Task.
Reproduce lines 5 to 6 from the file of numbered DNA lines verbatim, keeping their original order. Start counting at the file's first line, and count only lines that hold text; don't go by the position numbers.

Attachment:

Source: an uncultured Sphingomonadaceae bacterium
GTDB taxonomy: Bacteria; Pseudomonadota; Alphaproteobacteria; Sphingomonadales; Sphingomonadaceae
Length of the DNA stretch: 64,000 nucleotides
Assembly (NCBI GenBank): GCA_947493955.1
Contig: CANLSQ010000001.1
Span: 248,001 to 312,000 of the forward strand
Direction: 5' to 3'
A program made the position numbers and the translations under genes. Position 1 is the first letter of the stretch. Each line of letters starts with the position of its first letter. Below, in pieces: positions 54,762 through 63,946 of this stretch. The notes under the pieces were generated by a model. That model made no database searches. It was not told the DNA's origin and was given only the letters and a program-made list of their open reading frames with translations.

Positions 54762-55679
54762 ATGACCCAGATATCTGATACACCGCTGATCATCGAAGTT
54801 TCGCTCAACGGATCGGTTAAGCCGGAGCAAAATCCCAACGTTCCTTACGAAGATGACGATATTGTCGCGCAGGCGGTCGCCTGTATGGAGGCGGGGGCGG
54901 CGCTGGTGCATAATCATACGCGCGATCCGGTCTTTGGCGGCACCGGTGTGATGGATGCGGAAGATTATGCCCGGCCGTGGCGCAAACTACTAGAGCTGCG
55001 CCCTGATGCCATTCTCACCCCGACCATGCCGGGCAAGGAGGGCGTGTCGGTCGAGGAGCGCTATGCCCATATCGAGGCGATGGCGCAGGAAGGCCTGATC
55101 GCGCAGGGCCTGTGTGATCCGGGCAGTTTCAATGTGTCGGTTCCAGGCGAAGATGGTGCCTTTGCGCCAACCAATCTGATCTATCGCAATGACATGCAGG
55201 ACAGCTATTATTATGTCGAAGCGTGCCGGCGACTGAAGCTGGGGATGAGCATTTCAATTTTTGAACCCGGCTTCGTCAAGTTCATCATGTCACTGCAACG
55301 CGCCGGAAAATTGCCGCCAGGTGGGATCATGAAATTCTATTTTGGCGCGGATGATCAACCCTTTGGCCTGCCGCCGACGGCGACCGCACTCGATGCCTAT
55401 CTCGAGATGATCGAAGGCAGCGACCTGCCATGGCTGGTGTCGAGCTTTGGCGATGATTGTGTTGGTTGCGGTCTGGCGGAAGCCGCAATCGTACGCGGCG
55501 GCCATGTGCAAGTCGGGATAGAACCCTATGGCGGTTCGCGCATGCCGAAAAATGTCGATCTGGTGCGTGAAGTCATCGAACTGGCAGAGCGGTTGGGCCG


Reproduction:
Contig: CANLSQ010000001.1
Span: 248,001 to 312,000 of the forward strand